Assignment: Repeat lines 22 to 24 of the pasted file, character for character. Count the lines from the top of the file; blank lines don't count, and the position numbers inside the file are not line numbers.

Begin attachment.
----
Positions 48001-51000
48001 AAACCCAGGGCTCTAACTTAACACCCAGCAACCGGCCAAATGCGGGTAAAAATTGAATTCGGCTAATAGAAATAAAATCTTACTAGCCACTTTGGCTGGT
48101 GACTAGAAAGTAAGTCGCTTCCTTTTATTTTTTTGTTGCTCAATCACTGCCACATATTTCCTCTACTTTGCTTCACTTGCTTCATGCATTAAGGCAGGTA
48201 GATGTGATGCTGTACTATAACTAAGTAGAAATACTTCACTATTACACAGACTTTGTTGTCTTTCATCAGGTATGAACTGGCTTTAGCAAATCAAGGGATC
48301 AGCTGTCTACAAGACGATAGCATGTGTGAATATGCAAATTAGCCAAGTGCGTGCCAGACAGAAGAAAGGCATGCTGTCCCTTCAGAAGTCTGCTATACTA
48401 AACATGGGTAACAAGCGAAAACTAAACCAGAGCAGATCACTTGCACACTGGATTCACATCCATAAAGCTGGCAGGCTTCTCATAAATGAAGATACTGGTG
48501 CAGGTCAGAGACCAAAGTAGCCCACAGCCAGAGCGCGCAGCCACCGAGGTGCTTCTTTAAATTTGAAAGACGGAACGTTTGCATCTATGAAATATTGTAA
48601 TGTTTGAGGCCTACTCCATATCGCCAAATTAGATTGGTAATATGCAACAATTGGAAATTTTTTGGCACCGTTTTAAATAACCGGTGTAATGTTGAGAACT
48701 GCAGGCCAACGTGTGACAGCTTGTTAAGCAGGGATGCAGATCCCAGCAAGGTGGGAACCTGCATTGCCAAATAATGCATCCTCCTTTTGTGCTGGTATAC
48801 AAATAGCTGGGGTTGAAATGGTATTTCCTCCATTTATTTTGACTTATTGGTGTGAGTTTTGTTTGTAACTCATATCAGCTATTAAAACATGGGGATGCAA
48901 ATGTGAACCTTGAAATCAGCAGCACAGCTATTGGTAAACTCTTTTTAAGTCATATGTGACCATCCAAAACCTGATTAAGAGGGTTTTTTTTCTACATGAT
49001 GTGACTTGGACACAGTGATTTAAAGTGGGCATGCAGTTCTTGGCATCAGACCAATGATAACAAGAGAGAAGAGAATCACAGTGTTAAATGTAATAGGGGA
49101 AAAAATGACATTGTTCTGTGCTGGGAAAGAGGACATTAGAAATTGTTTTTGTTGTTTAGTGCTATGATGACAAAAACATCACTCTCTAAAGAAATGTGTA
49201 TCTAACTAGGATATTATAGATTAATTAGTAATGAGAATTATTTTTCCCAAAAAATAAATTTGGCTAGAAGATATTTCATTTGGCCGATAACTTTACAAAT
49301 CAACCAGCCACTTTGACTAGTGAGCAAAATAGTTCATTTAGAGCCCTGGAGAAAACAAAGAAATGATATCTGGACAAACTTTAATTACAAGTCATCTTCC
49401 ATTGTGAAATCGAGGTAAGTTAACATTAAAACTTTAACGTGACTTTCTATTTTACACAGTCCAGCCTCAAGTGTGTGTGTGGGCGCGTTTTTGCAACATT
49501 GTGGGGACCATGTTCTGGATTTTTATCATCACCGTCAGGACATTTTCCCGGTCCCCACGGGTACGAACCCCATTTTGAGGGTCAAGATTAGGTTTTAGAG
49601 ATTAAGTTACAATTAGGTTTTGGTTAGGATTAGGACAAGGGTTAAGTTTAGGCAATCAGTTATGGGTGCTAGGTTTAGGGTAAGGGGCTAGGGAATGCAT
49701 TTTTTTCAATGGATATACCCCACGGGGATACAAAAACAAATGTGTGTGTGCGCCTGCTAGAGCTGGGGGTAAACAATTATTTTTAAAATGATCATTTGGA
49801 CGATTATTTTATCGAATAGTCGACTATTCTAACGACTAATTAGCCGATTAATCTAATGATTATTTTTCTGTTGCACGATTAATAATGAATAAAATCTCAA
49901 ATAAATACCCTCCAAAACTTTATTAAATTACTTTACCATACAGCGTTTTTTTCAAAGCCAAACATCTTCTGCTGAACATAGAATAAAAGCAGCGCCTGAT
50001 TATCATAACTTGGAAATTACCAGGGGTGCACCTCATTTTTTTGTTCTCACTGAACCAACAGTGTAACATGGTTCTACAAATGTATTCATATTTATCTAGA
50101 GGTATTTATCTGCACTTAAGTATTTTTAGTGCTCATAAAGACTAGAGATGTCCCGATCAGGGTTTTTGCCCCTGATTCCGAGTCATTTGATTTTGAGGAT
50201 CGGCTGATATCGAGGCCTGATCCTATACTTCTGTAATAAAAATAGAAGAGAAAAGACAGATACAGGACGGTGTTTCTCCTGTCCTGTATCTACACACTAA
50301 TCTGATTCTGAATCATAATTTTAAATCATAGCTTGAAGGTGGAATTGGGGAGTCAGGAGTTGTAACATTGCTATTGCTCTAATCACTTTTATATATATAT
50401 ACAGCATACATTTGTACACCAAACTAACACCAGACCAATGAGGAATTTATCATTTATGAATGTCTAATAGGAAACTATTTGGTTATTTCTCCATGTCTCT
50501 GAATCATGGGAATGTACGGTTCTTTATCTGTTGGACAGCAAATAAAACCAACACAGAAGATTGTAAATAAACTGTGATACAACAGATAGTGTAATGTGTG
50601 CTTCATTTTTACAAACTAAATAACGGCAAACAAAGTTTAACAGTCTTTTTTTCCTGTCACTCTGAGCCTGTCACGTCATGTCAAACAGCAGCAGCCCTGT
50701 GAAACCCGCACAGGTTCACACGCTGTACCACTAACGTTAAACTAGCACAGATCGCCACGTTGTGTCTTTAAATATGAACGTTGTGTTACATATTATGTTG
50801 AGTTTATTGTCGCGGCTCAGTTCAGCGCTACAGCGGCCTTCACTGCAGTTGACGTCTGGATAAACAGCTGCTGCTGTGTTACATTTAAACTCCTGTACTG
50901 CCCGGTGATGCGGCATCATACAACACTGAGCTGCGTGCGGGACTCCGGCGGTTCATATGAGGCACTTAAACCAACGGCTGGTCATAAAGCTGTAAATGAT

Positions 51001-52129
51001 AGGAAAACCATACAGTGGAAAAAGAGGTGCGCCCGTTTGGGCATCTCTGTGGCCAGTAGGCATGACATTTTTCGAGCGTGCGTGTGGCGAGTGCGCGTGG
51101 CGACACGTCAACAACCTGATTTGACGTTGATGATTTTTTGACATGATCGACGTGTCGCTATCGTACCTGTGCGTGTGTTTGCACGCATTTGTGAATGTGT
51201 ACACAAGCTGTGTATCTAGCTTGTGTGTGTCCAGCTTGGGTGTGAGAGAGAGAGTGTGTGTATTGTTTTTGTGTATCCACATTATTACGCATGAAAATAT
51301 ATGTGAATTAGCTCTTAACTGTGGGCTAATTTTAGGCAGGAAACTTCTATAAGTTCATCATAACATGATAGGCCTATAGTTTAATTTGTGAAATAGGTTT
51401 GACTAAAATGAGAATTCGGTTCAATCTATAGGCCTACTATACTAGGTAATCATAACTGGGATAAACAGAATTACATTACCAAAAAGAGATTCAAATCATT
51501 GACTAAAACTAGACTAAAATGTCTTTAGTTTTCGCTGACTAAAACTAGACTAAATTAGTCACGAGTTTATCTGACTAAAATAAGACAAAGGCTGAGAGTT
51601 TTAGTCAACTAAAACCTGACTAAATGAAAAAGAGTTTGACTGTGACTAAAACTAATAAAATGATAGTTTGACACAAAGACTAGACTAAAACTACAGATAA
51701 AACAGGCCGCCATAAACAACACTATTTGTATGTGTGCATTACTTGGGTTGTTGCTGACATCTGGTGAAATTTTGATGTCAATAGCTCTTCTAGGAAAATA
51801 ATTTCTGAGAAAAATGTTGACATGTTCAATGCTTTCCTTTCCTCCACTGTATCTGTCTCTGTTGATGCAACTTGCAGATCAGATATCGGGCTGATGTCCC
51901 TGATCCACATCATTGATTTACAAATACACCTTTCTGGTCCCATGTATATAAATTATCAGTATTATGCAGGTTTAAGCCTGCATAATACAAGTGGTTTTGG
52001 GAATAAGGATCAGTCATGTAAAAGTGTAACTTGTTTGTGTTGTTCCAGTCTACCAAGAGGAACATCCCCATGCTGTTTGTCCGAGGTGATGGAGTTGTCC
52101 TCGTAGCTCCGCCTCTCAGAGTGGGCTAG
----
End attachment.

50001 TATCATAACTTGGAAATTACCAGGGGTGCACCTCATTTTTTTGTTCTCACTGAACCAACAGTGTAACATGGTTCTACAAATGTATTCATATTTATCTAGA
50101 GGTATTTATCTGCACTTAAGTATTTTTAGTGCTCATAAAGACTAGAGATGTCCCGATCAGGGTTTTTGCCCCTGATTCCGAGTCATTTGATTTTGAGGAT
50201 CGGCTGATATCGAGGCCTGATCCTATACTTCTGTAATAAAAATAGAAGAGAAAAGACAGATACAGGACGGTGTTTCTCCTGTCCTGTATCTACACACTAA